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J Neurosci. 2017 Jun 7;37(23):5681-5689. doi: 10.1523/JNEUROSCI.3618-16.2017. Epub 2017 May 8.

Chronic and Acute Stress Promote Overexploitation in Serial Decision Making.

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Department of Psychology and.
Princeton Neuroscience Institute and Department of Psychology, Princeton University, Princeton, New Jersey 08544, and.
Department of Psychology and
Center for Neural Science, New York University, New York, New York 10003.
Nathan Kline Institute for Psychiatric Research, Orangeburg, New York 10962.


Many decisions that humans make resemble foraging problems in which a currently available, known option must be weighed against an unknown alternative option. In such foraging decisions, the quality of the overall environment can be used as a proxy for estimating the value of future unknown options against which current prospects are compared. We hypothesized that such foraging-like decisions would be characteristically sensitive to stress, a physiological response that tracks biologically relevant changes in environmental context. Specifically, we hypothesized that stress would lead to more exploitative foraging behavior. To test this, we investigated how acute and chronic stress, as measured by changes in cortisol in response to an acute stress manipulation and subjective scores on a questionnaire assessing recent chronic stress, relate to performance in a virtual sequential foraging task. We found that both types of stress bias human decision makers toward overexploiting current options relative to an optimal policy. These findings suggest a possible computational role of stress in decision making in which stress biases judgments of environmental quality.SIGNIFICANCE STATEMENT Many of the most biologically relevant decisions that we make are foraging-like decisions about whether to stay with a current option or search the environment for a potentially better one. In the current study, we found that both acute physiological and chronic subjective stress are associated with greater overexploitation or staying at current options for longer than is optimal. These results suggest a domain-general way in which stress might bias foraging decisions through changing one's appraisal of the overall quality of the environment. These novel findings not only have implications for understanding how this important class of foraging decisions might be biologically implemented, but also for understanding the computational role of stress in behavior and cognition more broadly.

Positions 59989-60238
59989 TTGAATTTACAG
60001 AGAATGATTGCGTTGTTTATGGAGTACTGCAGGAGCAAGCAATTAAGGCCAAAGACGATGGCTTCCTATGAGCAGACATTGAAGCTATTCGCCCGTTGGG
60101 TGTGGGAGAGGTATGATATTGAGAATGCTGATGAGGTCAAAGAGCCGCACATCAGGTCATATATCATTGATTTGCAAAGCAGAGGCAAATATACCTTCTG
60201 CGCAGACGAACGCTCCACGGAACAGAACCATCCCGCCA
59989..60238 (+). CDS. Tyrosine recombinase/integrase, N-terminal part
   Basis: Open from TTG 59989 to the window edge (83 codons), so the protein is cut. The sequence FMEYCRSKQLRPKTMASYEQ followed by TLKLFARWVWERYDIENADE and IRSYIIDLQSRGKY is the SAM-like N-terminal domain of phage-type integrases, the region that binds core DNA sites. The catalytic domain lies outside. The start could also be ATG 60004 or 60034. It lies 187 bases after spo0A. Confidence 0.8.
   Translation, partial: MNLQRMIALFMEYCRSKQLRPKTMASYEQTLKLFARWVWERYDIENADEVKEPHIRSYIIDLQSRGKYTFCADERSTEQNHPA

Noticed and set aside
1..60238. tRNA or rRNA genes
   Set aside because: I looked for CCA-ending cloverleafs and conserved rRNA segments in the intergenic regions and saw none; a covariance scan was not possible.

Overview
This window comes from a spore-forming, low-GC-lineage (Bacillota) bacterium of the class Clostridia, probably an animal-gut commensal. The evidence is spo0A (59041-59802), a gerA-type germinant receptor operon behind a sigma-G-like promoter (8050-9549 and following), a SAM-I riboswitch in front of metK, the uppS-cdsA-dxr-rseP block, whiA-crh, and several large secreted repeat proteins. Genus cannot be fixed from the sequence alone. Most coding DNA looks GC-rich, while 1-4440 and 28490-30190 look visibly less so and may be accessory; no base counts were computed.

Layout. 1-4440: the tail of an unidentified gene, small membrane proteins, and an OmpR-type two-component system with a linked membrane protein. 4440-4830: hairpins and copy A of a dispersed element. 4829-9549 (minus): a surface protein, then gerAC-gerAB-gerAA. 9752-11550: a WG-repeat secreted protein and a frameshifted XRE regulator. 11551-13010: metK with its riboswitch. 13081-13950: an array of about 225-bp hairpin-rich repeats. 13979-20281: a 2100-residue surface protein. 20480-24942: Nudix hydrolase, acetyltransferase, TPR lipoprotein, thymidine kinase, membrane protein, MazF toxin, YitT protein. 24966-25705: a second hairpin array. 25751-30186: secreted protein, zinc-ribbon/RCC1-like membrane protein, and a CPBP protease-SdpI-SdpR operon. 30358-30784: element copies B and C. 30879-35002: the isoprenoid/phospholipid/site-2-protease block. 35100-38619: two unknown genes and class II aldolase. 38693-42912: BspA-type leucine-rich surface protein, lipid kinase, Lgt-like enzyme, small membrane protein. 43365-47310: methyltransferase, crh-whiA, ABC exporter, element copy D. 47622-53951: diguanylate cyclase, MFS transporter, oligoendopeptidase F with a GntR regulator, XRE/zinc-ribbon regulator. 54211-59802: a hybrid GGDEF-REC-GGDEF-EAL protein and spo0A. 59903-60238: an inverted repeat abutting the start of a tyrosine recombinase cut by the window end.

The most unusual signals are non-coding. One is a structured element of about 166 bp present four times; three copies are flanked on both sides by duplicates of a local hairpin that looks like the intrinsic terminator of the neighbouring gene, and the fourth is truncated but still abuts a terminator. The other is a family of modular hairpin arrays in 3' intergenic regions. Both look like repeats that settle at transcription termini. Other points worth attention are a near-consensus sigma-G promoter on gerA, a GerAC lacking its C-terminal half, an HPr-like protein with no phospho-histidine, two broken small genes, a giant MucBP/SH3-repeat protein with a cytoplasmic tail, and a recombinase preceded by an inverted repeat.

decision making; foraging; stress

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